Tunes and songs

Tunes and songs

I’d like to find a couple of good tunes that are also songs so that I can mix playing and singing - any suggestions?

Re: Tunes and songs

Probably better to work the other way round - find songs you like and which suit your singing style, then learn to play the tune.

Re: Tunes and songs

It might depend a bit upon what instrument you’re playing. I like this song by Full Set - "Half-hanged McNaughton". Not a lot of melody on instruments except for some breaks but there are five instruments to choose from. I’d choose the box, she’s just playing a few notes as drones. I could handle that!

https://www.youtube.com/watch?v=lI09QTlDWmE

Re: Tunes and songs

Are you only trying to limit yourself to song melodies that are also played as tunes? For me, one of the joys of arranging songs is to find tunes that complement the song (without being the same melody).

Re: Tunes and songs

"Feller From Fortune" / "Kilfenora Jig"

Re: Tunes and songs

Following up on Reverend’s point, our session does Step It Out, Mary with Ships Are Sailing between each verse. The combo rocks!

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Re: Tunes and songs

Ossian does a nice arrangement of Johnny Todd with Far From Home. The two melodies are quite similar.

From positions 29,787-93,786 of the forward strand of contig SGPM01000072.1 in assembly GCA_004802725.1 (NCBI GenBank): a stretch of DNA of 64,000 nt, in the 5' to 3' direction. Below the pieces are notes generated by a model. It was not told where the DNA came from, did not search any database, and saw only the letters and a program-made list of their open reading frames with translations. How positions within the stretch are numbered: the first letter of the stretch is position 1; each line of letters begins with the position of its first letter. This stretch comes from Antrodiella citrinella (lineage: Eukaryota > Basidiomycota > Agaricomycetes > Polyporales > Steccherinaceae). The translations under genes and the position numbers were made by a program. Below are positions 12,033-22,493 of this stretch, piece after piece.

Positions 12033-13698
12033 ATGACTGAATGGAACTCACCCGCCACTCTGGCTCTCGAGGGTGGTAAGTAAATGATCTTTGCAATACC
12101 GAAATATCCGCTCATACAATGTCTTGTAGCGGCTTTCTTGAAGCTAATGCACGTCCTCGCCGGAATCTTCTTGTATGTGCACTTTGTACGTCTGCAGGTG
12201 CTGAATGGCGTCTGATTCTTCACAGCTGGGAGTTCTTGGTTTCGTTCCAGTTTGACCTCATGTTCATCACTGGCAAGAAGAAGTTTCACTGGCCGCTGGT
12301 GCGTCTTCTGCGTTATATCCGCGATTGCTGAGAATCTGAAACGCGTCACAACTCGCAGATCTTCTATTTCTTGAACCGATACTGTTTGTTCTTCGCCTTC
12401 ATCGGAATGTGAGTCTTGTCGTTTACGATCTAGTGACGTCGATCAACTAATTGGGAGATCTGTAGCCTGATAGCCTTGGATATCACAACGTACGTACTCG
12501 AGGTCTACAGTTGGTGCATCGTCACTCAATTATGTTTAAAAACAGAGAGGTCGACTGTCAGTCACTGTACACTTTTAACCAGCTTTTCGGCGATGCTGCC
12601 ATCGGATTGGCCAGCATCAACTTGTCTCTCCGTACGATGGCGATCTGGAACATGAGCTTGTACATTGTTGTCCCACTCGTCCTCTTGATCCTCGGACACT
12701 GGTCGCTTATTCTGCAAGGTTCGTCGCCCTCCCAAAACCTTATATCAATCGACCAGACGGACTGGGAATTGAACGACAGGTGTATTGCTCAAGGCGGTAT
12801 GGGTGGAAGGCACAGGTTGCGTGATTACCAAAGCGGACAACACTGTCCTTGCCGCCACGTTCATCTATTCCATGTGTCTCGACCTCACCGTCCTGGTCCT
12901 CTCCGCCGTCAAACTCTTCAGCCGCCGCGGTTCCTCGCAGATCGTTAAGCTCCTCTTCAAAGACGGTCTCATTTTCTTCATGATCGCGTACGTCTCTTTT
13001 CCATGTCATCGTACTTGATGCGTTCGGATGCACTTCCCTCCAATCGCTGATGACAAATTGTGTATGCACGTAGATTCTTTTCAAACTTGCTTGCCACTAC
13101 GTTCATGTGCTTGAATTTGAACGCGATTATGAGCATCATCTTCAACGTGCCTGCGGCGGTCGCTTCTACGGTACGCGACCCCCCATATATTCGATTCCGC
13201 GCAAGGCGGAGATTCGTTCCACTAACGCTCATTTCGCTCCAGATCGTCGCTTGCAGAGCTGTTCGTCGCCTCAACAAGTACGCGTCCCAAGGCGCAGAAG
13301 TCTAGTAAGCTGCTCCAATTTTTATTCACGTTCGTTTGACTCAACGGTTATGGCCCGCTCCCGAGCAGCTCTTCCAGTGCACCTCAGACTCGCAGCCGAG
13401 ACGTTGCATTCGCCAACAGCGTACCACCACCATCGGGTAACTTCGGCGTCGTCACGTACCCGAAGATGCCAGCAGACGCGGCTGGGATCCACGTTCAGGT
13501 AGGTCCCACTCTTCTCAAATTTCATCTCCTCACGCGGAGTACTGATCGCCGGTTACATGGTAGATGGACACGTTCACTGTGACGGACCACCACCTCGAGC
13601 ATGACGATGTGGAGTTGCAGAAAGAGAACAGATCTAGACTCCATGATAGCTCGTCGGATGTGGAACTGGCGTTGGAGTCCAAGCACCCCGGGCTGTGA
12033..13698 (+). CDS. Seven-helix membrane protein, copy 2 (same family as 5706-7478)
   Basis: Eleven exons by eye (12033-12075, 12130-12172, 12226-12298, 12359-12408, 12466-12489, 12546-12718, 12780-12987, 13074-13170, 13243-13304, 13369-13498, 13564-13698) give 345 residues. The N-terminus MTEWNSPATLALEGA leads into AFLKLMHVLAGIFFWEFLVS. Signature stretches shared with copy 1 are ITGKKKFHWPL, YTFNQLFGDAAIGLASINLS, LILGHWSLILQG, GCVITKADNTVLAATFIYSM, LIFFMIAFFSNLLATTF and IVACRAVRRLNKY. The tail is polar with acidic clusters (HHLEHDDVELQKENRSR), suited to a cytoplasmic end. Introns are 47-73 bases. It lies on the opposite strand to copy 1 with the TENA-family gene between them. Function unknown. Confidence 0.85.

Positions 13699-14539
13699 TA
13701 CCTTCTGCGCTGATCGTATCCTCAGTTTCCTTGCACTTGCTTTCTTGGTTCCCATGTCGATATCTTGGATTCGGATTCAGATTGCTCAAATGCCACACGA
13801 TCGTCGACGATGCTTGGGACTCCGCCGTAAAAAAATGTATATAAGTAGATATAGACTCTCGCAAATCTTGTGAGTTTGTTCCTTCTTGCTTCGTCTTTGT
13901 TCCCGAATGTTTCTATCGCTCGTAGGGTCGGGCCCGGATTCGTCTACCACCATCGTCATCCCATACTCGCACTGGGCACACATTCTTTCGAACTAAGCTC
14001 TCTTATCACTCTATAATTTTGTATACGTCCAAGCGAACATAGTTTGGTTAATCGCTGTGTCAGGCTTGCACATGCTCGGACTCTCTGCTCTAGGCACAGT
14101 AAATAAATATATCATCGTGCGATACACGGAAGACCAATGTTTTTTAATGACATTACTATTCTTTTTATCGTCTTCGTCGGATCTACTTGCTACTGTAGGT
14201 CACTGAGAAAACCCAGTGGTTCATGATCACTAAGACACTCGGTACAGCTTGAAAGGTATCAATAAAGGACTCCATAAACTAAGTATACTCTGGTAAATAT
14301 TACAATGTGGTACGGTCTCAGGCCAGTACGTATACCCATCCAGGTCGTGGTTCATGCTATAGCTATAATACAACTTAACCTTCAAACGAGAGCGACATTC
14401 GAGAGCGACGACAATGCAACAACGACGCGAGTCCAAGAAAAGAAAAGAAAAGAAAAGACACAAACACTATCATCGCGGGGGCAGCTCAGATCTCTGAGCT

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Re: Tunes and songs

Here’s a bunch:

- The Rocky Road To Dublin with its’ own melody for the intro/interludes, or, with Morrison’s Jig
- Green Grow The Rushes-O. Often sung and played slowly together, though, in Newfoundland it’s a polka with a few lyrics thrown in
- Lannigan’s Ball
- The Rollicking Boys Of Tandragee
- I’ll Tell Me Ma
- The Spanish Lady
- Marie’s Wedding
- Spancil Hill
- Wild Mountain Thyme
- The Bonnie Ship The Diamond
- Johnny I Hardly Knew Ye
- The Ballad of St. Anne’s Reel (interludes with St. Anne’s Reel)
- The Rattlin’ Bog
- The Galway Shawl
- Eileen Og/Pride of Petravore
- Fiddlers Green
- Sonny’s Dream
- The Town of Ballybay & She Said She Couldn’t Dance
- The Parting Glass
- Newfoundland polka/single Mussels In The Corner has a bunch of lyrics, usually with only one or two of the verses & the chorus sung, or none at all sung.
- Lukey’s Boat with The Staten Island Hornpipe
- Newfoundland waltz/song For Now I’m Sixty Four
- The Foggy Dew
- Red Haired Mary
- The Waxies Dargle & The Girl I Left Behind Me
- The Beetles song "Norwegian Wood", which has been played by some Irish bands (song/instrumental)
- I’se The B’y song & jig
- Joe Batt’s Arm Longliners (Newfoundland, both song & instrumental)
- Take Her In Your Arms (melody from The Otter’s Holt)
- The Little Beggarman

Re: Tunes and songs

Beetles?

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Re: Tunes and songs

Indeed.

The Navigator’s take on the song:
https://www.youtube.com/watch?v=z7HSLYWGoyw


And Mithril plays an instrumental of it after The Cliff Of Moher. Have stumbled across a few other Irish recordings of it as well, though, I cannot remember the names of the bands right now.

Re: Tunes and songs